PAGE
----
A milestone for Grand Geneva comes with the loss of a landmark

The 18th green of The Brute course provides a stunning view for Grand Geneva’s hotel guests.

LAKE GENEVA, Wis.—This is a milestone year for Grand Geneva Resort and Spa, which is already a place with an interesting history.

The current milestone being celebrated is the 25th anniversary of the resort’s ownership by Milwaukee-based Marcus Corporation. Marcus bought what was then called the Americana Resort in 1981, and that came after Chicago-based Americana Hotels Corporation had taken over what was originally the Playboy Club-Hotel.

Hugh Hefner had created the Playboy Club concept, opening his first facilty in Chicago in 1960. Hefner, amidst much fanfare, expanded into the resort world when the Lake Geneva location opened in 1968.

The Playboy Club-Hotel thrived for a while but eventually was no longer considered a trendsetter in sex, sophistication or entertainment. That led to financial trouble and the sale to Americana. Americana rebranded as more of a family destination and thrived for a while, too, before encountering its own financial problems. That prompted the sale to Marcus.

Not much remains from the good old days. In fact one of the most prominent disappeared earlier this year. A sculpture on the No. 16 tee of The Brute course was taken down. It was a topic of discussion for most every golfing visitor because nobody knew quite what it was.

This controversial sculpture is gone but still memorable to Grand Geneva golfers.

A local sculptor, Charles Moelter, created it for Playboy 50 years ago and advised those wondering what it was to “Use your imagination.’’

“It was supposedly a reproduction of Picasso drawing and was called `The Frustrated Golfer,’’’ said Dave Hallenbeck, the current director of golf who marked his 46th year working on the property on the Fourth of July. He started as a lifeguard at the resort and worked on the golf side for the last 42 years.

Hallenbeck said that taking the iconic sculpture down was a corporate decision.

“I was surprised because it was kind of a landmark,’’ he said, “but it was getting holes in it and it would have cost a lot of money to repair it. The whole thing was just falling apart.’’

The sculpture did occasionally serve as a rain shelter but was more of a conversation piece than anything else.

One icon still remains, and it pre-dates the weird statue.

Lots of golfers hit tee shots into this old silo on No. 11 of The Brute, but it’s still standing.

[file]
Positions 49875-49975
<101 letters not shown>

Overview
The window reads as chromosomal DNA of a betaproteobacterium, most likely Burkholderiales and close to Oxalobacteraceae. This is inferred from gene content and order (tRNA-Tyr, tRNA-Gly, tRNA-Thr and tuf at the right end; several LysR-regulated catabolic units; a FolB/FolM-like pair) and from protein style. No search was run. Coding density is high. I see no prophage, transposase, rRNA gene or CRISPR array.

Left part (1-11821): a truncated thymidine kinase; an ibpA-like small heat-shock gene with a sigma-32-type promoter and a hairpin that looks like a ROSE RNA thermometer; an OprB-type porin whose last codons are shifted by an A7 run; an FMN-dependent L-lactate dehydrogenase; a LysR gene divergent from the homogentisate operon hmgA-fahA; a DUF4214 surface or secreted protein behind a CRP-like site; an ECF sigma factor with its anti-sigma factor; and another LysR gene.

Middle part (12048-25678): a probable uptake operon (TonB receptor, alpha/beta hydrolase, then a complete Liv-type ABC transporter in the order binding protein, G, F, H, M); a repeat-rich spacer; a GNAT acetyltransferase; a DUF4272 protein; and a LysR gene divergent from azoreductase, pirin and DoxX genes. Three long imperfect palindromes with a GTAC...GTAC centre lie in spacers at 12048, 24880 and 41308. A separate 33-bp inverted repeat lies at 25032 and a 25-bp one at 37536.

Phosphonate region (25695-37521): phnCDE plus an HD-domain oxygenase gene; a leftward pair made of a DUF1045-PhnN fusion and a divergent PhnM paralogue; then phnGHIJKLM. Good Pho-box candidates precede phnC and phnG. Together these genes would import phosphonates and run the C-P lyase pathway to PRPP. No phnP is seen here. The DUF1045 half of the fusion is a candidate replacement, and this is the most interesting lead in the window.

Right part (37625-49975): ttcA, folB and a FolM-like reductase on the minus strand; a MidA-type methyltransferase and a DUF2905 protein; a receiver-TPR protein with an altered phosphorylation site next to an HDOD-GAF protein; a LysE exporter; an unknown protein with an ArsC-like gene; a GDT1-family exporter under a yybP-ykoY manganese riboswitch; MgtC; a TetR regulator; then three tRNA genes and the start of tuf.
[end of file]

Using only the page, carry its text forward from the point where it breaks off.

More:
“We still have the old silo on the 11th hole,’’ said Hallenbeck. “It was from the original farmhouse on the property.’’

That silo has been battered by many errant golf shots and shows signs of wear and tear, too. Hallenbeck has proposed that it be restored and re-pointed with a new roof and a plaque to mark its historical significant on the property.

While the absence of the sculpture is notable to the resort’s golf aficionados, it hardly detracts from what Grand Geneva has become under the Marcus ownership. It’s a beautiful place with two fine courses – the well-known Brute and the more user-friendly Highlands. Both are always busy, as Grand Geneva is an extremely popular outing destination.

“I don’t know any resort or club that does the volume that we do,’’ said Hallenbeck. “We’re a melting pot. We take a little of what everyone else does in golf and blend it in.’’

Fireworks displays over water are a regular treat for the guests at Grand Geneva.

Corporate and charity outings are a fixture at Grand Geneva, but there’s almost always openings for individual play.

“There have been days when we’ve done up to eight events,’’ said Hallenbeck. “Our groups start with 12-16 players and go up to a massive one that has 325 players. You try to please everybody. Golf is flat, even decreasing, but we understand what golfers want.’’

Grand Geneva finds room for junior programs (it even has a team in the PGA Junior League), couples events and PGA, college and high school tournaments.

“Playboy and Americana never did things like that,’’ said Hallenbeck. “We’re doing everything we can to keep golf going and to support it.’’

Grand Geneva is the only golf facility among the 18 Marcus properties. The others include hotels, resorts and theaters. At Grand Geneva there’s much more than golf. It’s a haven for skiers in the winter and the spa and fitness center attracts all ages year-around.

Carlos Miramontes, massage supervisor of the WELL spa, has been a fixture at Grand Geneva for 16 years.

Carlos Miramontes, the WELL spa’s massage supervisor, grew up two miles from the resort and has been giving massages there for 16 years. He supervises a staff that can provide up to eight massages an hour when the demand is there.

Grand Geneva is also a popular wedding destination and its Christmas in the Country display has attracted visitors in the winter since 1996.

“We have three entities,’’ said Hallenbeck. “We have a time-share, family fun area; the resort side, which is more corporate and upscale; and a waterpark, which is a fun family place.’’

The two main restaurants – Geneva Chop House and Ristorante Brissago – supplement that activities offered by providing fine dining. Many of those non-golf offerings were also available in the Playboy and Americana days, but not to the extent seen since Marcus took over.

The Highlands isn’t the best known course at Grand Geneva but many players prefer it over The Brute.